So many people just want a pretty website, but if you want your online business to be successful, it has to be more than that. You can't decide on what your website and brand should look like until you know who you're serving and how you're doing it. The purpose of your business needs to determine the way you present it visually.
As a designer, my job is to dig into the bigger purpose behind your business and help you translate that visually in a way that speaks to your target audience. To do this, I spend a lot of time asking questions and listening to answers.
I start by learning about your business’s purpose, and this is where I encourage my clients to start as well.
Your passions, skills, experience, and values need to work together to create a business you love, that feeds into you, and that brings something to the table that no one else has. Even if you’re in a field that so many others are also building businesses around, this combination will create a unique approach.
There should also be a greater purpose to your business. More than making an income or leaving your office cubicle, there needs to be something that drives you to get up each day and work. Running your own business isn’t easy, but if you have something bigger that you’re reaching for, it can make buckling down and getting into the trenches easier. This could be gaining the freedom to travel, making more time for your kids, or helping others who wouldn’t be able to hire someone if your services didn’t exist.
This purpose is what makes your business unique and what drives every other decision you’ll make. Say you’re focusing on providing amazing customer service and delighting clients. How would this affect the way you approach setting up your website? Or if you want to make clients feel that they can take their fitness to another level without spending hours a day working out, you’re going to approach your services from that perspective.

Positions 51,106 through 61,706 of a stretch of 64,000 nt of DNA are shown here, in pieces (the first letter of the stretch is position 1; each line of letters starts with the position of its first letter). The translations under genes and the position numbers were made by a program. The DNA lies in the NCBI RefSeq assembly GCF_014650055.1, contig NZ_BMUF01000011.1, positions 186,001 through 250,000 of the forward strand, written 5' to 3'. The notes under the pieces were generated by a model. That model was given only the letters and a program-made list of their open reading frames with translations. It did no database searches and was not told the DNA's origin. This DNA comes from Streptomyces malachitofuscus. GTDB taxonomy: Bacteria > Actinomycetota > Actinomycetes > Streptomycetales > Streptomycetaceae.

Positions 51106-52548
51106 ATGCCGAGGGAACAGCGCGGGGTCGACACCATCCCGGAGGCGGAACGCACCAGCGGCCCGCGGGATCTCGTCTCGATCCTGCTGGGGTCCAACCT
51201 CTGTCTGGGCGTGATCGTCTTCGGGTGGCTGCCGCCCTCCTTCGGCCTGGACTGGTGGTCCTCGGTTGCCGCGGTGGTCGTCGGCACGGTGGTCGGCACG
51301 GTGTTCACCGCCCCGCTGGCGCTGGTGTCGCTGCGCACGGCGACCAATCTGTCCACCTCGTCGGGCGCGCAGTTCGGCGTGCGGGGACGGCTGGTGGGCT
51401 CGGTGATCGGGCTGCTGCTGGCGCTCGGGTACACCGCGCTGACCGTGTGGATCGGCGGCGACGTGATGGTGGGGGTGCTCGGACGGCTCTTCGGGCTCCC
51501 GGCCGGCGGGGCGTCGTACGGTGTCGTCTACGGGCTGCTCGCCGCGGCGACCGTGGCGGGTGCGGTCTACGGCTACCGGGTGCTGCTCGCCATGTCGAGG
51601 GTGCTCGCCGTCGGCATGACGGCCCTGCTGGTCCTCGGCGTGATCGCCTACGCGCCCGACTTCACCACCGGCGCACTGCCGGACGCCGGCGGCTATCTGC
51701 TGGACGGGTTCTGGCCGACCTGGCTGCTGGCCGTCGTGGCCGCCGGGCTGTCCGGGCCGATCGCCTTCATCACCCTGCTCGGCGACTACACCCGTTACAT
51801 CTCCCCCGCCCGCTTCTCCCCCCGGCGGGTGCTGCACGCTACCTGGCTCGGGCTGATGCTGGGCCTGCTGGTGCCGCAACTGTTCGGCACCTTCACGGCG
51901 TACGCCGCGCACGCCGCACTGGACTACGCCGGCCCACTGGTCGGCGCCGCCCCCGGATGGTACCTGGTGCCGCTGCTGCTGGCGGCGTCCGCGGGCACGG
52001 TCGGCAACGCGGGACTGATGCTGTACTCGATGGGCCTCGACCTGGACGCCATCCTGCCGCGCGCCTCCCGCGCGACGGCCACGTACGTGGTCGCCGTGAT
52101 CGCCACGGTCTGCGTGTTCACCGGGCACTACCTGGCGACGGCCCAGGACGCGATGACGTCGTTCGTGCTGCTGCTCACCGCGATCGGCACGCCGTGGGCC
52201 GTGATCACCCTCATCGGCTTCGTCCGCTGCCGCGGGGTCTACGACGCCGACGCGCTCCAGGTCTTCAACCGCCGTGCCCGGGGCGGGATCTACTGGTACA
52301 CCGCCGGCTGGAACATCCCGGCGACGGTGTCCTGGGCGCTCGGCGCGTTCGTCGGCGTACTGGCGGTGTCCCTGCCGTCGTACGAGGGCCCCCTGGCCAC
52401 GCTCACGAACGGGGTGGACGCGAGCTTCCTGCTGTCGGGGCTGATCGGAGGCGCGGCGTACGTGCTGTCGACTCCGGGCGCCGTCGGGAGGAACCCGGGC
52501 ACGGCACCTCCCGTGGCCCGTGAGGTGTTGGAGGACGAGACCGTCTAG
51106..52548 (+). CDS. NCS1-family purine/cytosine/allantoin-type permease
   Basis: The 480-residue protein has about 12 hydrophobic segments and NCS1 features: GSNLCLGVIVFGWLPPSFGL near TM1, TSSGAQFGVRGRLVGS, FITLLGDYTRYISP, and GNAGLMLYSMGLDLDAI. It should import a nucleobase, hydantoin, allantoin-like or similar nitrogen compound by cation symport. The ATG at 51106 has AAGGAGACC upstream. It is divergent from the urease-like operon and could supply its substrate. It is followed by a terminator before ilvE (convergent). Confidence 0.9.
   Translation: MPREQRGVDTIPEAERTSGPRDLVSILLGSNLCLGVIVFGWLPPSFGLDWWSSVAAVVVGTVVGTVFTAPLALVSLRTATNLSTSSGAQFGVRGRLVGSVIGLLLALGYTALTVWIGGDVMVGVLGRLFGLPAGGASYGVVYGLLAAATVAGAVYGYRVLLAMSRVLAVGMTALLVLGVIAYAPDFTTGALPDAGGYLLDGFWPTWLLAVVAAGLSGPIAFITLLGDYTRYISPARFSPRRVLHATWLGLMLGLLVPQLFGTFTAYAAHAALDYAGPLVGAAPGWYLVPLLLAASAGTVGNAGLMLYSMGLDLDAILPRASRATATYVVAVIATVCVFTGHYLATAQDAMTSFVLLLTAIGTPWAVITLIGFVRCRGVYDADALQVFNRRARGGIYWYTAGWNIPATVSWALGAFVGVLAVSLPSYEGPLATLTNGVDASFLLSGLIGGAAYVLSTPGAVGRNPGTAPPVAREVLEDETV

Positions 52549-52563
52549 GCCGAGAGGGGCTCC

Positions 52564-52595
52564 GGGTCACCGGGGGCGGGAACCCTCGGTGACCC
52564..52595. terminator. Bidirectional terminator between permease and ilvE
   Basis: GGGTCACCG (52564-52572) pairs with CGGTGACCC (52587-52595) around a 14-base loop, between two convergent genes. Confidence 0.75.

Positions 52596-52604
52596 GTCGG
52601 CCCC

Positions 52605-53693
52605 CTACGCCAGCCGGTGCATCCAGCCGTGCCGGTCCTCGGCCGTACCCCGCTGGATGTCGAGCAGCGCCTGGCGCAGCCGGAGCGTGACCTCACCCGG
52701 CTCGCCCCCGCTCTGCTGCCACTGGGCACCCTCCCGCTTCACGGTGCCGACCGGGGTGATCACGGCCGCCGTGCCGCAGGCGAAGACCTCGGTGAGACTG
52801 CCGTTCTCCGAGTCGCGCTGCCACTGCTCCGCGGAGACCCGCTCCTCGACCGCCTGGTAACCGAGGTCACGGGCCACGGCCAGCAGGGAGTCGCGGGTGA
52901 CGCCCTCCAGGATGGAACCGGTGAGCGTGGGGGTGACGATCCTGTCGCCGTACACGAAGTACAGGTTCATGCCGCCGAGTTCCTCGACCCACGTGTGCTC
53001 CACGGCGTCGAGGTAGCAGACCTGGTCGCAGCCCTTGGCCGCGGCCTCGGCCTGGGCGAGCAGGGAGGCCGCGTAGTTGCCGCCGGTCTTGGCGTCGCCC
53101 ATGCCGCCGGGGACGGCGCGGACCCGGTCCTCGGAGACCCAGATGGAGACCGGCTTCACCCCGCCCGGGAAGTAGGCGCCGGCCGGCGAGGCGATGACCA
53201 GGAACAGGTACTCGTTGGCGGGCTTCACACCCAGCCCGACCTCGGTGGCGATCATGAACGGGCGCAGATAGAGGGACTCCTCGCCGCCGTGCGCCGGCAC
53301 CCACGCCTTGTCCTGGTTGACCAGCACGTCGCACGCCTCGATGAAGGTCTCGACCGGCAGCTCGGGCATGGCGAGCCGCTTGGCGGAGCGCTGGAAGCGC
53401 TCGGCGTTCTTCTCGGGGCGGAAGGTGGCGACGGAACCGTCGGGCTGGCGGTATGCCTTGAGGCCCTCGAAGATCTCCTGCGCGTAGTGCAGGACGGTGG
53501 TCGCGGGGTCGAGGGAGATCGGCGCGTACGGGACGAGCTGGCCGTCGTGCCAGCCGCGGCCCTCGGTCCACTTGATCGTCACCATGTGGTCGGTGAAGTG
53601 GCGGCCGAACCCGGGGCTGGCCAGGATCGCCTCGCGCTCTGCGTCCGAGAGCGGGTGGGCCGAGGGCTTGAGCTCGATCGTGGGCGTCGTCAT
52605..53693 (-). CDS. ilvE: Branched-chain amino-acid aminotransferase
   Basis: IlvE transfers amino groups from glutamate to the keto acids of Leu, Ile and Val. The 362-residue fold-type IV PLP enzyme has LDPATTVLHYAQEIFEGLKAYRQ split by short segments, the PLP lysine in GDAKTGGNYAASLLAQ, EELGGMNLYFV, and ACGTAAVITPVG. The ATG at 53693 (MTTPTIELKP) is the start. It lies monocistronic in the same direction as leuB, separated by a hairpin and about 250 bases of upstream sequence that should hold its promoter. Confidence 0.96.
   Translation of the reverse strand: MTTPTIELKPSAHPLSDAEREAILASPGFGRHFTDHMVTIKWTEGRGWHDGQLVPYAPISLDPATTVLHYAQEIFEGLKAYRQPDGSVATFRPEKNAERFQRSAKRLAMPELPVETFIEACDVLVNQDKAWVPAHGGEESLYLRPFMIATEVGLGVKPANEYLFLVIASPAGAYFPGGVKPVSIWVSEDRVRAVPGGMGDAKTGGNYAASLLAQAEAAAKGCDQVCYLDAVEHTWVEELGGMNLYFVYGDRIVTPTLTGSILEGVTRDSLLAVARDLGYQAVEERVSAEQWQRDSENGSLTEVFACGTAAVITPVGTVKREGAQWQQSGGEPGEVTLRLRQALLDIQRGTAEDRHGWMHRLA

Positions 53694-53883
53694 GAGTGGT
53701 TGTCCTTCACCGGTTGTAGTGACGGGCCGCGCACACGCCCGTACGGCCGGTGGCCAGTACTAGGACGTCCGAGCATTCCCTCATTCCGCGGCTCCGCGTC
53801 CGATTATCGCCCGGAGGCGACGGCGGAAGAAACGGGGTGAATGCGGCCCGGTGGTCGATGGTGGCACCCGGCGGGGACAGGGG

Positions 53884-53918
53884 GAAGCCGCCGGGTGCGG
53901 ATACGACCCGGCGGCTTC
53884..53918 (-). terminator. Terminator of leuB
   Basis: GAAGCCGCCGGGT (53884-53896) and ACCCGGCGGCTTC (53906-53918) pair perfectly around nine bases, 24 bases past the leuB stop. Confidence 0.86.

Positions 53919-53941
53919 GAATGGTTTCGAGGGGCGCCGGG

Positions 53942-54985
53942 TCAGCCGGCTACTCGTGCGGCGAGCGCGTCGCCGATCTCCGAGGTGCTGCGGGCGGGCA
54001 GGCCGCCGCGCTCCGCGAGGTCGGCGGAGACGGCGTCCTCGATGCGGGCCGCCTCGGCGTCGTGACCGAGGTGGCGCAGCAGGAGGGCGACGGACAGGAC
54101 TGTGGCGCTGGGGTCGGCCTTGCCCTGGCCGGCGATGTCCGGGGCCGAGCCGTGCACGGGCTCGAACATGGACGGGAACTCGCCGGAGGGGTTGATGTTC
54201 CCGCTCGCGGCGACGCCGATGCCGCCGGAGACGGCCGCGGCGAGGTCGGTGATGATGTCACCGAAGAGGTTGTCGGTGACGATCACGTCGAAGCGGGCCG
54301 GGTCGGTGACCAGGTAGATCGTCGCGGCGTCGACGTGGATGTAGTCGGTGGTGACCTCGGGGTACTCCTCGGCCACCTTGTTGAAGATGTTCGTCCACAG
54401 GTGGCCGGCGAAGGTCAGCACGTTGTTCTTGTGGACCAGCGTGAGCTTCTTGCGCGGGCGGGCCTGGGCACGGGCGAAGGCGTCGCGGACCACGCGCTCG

Finding your target audience is essential.
I’m sure you’ve heard this over and over, but it’s worth repeating when discussing visual branding. Your business can’t serve everyone, and you need to know exactly who it is you want to serve. It may be someone you enjoy working with and who is only a few steps behind you in business. Or you could be reaching people who are too busy to do what you do without giving up other tasks they love.
The more specific you are about your target audience, even getting down into their favorite way to spend a Sunday morning and how they fit fun into their lives, will give you a clear picture of who you’re serving and how you can help.
So how does purpose and audience translate into a visual brand?
Unless you have both pieces, your visual brand will never do what you hope for. Visuals are important, but if they don’t reflect your purpose and appeal to your audience, being “pretty” gets you nowhere.
As you start building your brand, you’re also going to start thinking about how you want to present it to the world. That’s totally normal, but you need to take some time to think about what you’re creating visually instead of just putting pieces together that you like. If you don’t take the time to create something cohesive and unique (either with a designer or on your own), you’re going to end up with a brand that doesn’t fit together well and is confusing to people to see it.
When I start working with design clients, I always have them fill out some extensive questionnaires that help them to be really clear on who they’re reaching and what kind of visual style will best reach those people. I take into consideration the client’s own preferences, but really try to focus on who they’re serving and how they do it.